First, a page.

Over the last few days, Kavanaugh has done everything he can to distance himself from his surreal, emotional, and deeply partisan testimony before the Senate Judiciary Committee, in which he blamed Democrats and the Clintons for the accusations of sexual assault that had been brought against him. In an editorial for The Wall Street Journal, Kavanaugh acknowledged that he “might have been too emotional at times” and that he “said a few things I should not have said.”
The editorial likely had two goals. The first was to win over senators who were concerned about his judicial temperament. In that, Kavanaugh succeeded. The second was to make the case that he was an “independent, impartial judge.” That was a more difficult case, given his testimony. But in a swearing-in ceremony on Monday night, Trump ensured that Kavanaugh will always be associated with Trumpism.
In his remarks, Trump took unprecedented partisan steps. “On behalf of our nation, I want to apologize to Brett and the entire Kavanaugh family for the terrible pain and suffering you have been forced to endure,” Trump said, adding that the allegations against the judge were “lies and deception.” “You, sir, under historic scrutiny, were proven innocent,” he said, despite the fact that Kavanaugh was not proven innocent.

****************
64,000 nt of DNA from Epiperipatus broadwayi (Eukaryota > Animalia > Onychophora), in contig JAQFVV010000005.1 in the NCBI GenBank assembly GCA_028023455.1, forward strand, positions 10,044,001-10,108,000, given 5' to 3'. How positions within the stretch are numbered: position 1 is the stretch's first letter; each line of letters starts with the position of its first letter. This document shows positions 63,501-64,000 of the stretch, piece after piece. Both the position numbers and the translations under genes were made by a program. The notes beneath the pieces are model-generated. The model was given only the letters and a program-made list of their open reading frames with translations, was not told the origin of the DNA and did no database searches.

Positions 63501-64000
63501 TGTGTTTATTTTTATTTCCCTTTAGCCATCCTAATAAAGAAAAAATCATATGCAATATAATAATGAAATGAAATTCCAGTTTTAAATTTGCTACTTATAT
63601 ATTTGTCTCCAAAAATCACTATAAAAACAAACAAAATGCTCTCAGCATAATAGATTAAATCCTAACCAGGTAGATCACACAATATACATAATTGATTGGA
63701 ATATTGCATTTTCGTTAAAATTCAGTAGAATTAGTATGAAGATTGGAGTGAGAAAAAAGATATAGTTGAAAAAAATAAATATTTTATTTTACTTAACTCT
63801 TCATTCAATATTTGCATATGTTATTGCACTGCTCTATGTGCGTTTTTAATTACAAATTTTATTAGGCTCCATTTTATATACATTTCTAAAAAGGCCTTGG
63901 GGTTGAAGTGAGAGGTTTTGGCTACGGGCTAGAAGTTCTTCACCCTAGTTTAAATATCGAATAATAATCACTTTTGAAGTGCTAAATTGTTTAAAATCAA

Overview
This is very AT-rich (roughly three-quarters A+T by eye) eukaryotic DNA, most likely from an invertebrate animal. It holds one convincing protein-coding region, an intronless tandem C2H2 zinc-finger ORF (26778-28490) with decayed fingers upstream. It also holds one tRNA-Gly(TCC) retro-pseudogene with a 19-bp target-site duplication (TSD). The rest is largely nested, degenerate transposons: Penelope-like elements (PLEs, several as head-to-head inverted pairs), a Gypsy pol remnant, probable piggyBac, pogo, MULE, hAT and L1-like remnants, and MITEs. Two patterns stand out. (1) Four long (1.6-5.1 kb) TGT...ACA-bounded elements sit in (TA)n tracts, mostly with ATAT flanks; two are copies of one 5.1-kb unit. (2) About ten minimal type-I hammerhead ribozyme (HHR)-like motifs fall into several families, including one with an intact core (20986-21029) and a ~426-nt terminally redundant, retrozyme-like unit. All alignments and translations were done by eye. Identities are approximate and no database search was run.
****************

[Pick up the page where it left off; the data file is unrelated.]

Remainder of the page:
Kavanaugh, who seemed deeply uncomfortable during the ceremony, attempted to make the same case he made in the Journal. “Every American can be assured that I will be an independent and impartial justice,” Kavanaugh said. “I was not appointed to serve one party or one interest, but one nation.”
But Trump’s speech was determined to cast Kavanaugh in a central role in the midterm elections, because he believes the new justice’s divisive confirmation will galvanize Republican voters. That may or may not work out for Republicans in November, but it has further stained Kavanaugh’s reputation before he’s even heard his first case on the high court.